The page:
Maryland agrees to $3.5 million settlement with family of late Terps football player Jordan McNair

The University of Maryland has reached a $3.5 million settlement with Martin McNair and Tonya Wilson, the parents of Jordan McNair, the late Terps offensive lineman who died June 2018 after suffering heatstroke during a team practice.

The Maryland Board of Public Works will officially vote on the payment, which is listed on the agenda for the board’s upcoming meeting on Jan. 27.


Attorneys representing the family of McNair, a former McDonogh standout, sent a notice to state officials in August 2018 signaling that they might sue.

“Marty and Tonya are relieved that this fight is over and to put this behind them as they continue to mourn Jordan’s death,” Hassan Murphy, attorney for the family, wrote in a statement. “They are committed to channeling their grief and loss into the work that remains to protect the lives of student-athletes around the world by educating them about the signs and risks of exertional heat stroke. And we, as a firm, are committed to working with them and the Maryland legislature to reform the tort laws of this state so that no family’s recovery is potentially limited by law to an amount that is less than what the responsible party received on his way out the door.”


A university spokesperson did not immediately return a request for comment. A spokesperson for the Office of Attorney General wrote in an email, “We defer to the University for comment,” in response to a request for comment.

An external investigation into the death of the 19-year-old from Randallstown, who collapsed during a team conditioning test on May 29 and died a little less than two weeks later, found that more than an hour passed between the time McNair started displaying initial heatstroke symptoms and when university officials called 911. The review also found that the athletic training staff did not take McNair’s temperature and did not use a cold-water immersion treatment, a technique researchers say has a high success rate for those suffering heatstroke.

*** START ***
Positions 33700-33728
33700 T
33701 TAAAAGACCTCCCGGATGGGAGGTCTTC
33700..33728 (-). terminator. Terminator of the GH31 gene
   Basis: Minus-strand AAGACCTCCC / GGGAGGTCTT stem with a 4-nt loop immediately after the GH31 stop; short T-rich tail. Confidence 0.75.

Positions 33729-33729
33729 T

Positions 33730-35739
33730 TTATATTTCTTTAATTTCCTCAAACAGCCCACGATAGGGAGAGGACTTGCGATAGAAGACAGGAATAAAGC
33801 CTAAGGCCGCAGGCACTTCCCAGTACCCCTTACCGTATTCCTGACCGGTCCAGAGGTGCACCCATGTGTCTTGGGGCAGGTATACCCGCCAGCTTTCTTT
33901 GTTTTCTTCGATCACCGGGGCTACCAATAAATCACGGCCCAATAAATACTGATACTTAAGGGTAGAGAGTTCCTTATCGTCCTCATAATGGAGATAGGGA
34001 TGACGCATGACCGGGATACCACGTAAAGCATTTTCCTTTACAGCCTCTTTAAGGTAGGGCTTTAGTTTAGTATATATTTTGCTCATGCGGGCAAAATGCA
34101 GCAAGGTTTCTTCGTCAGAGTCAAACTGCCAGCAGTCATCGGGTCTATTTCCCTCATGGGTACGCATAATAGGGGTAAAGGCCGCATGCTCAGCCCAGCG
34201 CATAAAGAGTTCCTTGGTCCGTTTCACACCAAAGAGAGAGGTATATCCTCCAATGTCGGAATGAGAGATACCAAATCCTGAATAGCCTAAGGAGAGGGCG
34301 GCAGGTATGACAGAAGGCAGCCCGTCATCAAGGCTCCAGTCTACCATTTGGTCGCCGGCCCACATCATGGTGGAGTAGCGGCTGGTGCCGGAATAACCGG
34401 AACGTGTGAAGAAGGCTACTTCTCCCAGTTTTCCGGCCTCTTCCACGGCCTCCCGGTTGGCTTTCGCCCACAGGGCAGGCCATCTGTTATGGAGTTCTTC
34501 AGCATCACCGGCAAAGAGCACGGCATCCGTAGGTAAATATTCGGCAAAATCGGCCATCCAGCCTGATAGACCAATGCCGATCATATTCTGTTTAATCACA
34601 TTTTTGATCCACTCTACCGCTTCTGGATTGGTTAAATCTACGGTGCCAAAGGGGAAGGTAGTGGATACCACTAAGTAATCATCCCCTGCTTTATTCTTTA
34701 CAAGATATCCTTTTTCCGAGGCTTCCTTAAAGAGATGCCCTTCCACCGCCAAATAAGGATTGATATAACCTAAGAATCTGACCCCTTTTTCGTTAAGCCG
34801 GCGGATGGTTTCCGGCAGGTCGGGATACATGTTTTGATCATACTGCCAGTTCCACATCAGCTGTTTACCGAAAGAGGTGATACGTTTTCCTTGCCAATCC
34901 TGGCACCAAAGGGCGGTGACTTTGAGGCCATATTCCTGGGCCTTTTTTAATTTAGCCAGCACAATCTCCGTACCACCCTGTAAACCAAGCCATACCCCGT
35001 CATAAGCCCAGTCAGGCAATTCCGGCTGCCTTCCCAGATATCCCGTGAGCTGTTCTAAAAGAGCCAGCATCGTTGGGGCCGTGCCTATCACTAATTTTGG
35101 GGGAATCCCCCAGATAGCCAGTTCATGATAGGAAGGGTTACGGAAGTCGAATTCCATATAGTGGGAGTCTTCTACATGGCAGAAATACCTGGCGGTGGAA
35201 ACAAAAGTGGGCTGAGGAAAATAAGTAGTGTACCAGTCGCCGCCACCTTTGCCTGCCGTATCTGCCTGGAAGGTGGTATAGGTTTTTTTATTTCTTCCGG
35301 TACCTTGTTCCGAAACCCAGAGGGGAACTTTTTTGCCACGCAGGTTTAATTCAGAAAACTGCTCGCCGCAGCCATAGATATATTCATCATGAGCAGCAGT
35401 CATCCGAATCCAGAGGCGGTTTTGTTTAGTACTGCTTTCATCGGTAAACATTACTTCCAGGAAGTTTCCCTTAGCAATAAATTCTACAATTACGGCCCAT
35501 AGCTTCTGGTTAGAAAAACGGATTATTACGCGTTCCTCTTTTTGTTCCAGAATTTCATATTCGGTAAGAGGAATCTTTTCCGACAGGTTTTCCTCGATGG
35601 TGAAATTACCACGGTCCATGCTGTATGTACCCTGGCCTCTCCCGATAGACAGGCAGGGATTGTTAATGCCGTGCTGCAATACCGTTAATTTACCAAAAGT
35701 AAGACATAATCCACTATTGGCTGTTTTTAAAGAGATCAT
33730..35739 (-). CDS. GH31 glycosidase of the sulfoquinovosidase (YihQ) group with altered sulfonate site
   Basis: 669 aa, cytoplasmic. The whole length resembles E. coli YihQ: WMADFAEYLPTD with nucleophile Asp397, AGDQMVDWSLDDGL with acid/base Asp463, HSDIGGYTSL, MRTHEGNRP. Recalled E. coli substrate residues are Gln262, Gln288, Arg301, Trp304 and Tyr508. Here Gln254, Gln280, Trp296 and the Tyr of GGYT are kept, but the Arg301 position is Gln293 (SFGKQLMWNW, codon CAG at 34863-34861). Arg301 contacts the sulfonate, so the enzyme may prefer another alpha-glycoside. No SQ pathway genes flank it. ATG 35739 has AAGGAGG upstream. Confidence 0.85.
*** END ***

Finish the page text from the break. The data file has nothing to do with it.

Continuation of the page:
A separate investigation conducted by an independent, eight-person commission also found that the football program “fostered a culture where problems festered because too many players feared speaking out” — but stopped short of calling the program “toxic,” which was reported in an earlier ESPN article.

Head coach D.J. Durkin was placed on administrative leave and later fired, along with two athletic trainers directly involved with the improper treatment of McNair. Head strength and conditioning coach Rick Court, whose coaching methods were criticized in the ESPN article, also resigned.

Former Maryland president Wallace D. Loh announced his intention to retire in wake of the scandal and he officially retired in June 2019. Loh previously said that the university takes “legal and moral responsibility for mistakes the training staff made” on the day that McNair was hospitalized.

In the aftermath of McNair’s death, the university implemented close to two dozen recommendations from Dr. Rod Walters, who reviewed the team’s protocols the day McNair suffered heatstroke. Among those measures includes ensuring that cold water immersion devices are available at all practices, that specific temperature readings are done at each practice location, and that updated emergency plans are posted at all activity sites and drilled into staff. A 10-person independent medical review board was also formed to review policies regarding athlete health and welfare, including best practices typically recommended by the NCAA.